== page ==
QUESTION: (WINTER2014/2015) What is the correct fatigue ‘Detail Category’ for a coped beam detail? S16-14 shows Category E1 whereas W59-13 and S16-09 show Category B
ANSWER: Category E1 should apply to re-entrant corners of copes having a minimum radius of 35 mm and ground smooth as stipulated in S16-14. Category B should not be used unless the design stress range is amplified with an appropriate stress concentration factor, which is a function of the size of re-entrant corner radius and finishing.
Figure: Beam with a Cope Detail
QUESTION: (SUMMER2014) Are bolted moment connections used in a canopy structure required to be slip critical? My question relates to a situation where slip critical connections are not required for deflection control. I have many years of connection design experience but seldom had to provide slip-critical connections for wind-load resisting braced bents or moment frames.
ANSWER: The key question here is whether fatigue is a consideration; will the structure be subjected to repetitive loading and stress reversal? A relatively light canopy type of structure subjected to gusty local wind load may experience stress reversal and a significant number of load cycles to warrant such assessment. The judgement rests with the engineer responsible for the design of the structure. Fatigue design is covered in Clause 26 of S16.
QUESTION: (FALL2010) CSA Standard S6, Canadian Highway Bridge Design Code, requires that cross-frame connection plates be connected to the flanges of bridge girders. The bolted detail, as shown (in Figure 1), appears to be quite popular in rehabilitation work. I heard that this bolted detail qualifies for a “Category B“ fatigue detail, but it is not clear to me how simply bolting the stiffener to the bottom flange makes things better because the web weld is still present.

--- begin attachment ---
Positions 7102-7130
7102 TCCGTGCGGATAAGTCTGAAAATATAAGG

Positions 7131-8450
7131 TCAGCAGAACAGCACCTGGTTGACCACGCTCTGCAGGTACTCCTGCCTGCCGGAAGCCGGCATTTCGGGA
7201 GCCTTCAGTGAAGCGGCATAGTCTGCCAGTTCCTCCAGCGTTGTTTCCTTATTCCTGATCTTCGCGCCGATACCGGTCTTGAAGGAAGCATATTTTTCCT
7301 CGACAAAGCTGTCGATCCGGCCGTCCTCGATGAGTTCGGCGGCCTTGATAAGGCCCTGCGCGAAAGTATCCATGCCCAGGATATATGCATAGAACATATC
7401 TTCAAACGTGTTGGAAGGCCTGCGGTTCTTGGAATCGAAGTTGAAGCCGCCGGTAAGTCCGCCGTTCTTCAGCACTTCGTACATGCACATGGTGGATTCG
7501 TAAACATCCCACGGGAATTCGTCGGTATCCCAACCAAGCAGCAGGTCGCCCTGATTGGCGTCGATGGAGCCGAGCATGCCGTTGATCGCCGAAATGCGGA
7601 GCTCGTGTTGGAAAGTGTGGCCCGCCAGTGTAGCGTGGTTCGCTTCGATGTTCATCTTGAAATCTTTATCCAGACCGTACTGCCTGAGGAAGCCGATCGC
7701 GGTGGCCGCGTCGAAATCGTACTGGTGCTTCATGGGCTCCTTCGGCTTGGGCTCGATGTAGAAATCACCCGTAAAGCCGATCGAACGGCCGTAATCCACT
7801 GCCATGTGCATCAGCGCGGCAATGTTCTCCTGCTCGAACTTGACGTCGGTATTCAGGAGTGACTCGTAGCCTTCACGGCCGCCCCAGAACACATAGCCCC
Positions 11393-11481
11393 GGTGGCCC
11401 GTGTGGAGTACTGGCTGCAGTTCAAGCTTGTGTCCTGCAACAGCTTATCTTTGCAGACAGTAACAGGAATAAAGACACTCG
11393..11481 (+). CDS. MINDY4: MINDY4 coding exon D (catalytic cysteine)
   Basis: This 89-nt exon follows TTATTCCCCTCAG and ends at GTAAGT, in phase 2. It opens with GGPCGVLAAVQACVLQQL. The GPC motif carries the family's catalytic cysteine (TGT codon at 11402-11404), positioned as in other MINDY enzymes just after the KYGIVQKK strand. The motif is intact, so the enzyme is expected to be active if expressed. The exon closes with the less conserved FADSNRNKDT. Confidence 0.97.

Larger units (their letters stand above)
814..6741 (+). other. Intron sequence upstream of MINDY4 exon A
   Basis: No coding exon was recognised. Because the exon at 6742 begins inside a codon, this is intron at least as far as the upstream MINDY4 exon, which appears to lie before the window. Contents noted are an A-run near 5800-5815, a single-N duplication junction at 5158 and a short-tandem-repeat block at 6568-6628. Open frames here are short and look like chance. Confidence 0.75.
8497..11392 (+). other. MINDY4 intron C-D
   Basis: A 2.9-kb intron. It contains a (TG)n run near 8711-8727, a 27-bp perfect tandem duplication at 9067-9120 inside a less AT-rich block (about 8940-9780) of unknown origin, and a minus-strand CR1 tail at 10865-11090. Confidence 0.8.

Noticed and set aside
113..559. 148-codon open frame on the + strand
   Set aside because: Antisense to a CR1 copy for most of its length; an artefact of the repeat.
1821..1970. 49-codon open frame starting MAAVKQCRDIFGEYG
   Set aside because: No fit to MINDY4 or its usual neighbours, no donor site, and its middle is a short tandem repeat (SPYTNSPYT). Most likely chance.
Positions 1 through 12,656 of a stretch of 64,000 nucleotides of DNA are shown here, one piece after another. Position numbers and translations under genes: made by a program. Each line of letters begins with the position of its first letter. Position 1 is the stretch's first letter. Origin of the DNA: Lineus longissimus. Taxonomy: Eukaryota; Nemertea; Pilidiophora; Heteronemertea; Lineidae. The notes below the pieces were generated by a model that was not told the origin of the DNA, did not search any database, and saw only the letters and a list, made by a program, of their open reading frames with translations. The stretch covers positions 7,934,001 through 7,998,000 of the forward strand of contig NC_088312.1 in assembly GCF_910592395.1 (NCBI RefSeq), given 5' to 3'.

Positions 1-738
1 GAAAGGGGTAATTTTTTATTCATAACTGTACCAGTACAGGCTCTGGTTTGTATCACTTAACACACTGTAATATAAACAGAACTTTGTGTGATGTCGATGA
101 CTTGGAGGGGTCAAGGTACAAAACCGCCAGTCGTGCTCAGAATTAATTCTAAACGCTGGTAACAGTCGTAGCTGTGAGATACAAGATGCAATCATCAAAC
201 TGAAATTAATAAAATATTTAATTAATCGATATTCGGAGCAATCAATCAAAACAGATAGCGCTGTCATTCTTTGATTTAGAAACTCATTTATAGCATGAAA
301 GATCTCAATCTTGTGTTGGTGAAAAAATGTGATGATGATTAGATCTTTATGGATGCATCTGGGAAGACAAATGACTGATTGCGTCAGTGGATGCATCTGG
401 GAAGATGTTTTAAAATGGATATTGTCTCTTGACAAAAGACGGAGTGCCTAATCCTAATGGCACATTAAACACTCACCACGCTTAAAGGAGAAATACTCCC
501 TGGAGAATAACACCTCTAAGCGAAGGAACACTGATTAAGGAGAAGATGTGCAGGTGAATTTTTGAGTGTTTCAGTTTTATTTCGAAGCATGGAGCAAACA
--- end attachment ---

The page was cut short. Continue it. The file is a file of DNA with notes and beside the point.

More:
ANSWER:Where the stiffener also serves as a cross-frame connection plate, both distortion-induced fatigue and load-induced fatigue should be considered. The bolted detail as shown does not alter the stiffener-to-web welded fatigue detail with respect to load-induced fatigue because this welded detail remains “Category C1”. However, connecting the connection plate to the flanges (when done correctly) should improve the distortion-induced fatigue resistance substantially.

In order to avoid welded attachments in the tension flange, many older welded steel bridge girders feature cross-frame connection plates that were either cut short from, or ground to bear on, the tension flange. This outdated practice inadvertently resulted in the web taking out-of-plane stresses due to relative displacements of adjacent girders. These stress ranges, typically unaccounted for in the analyses, have been identified as the common cause of distortion-induced fatigue damage to welded bridge girders. Recent editions of CSA S6 require that cross-frames and diaphragms be connected to each flange for a minimum force of 90 kN.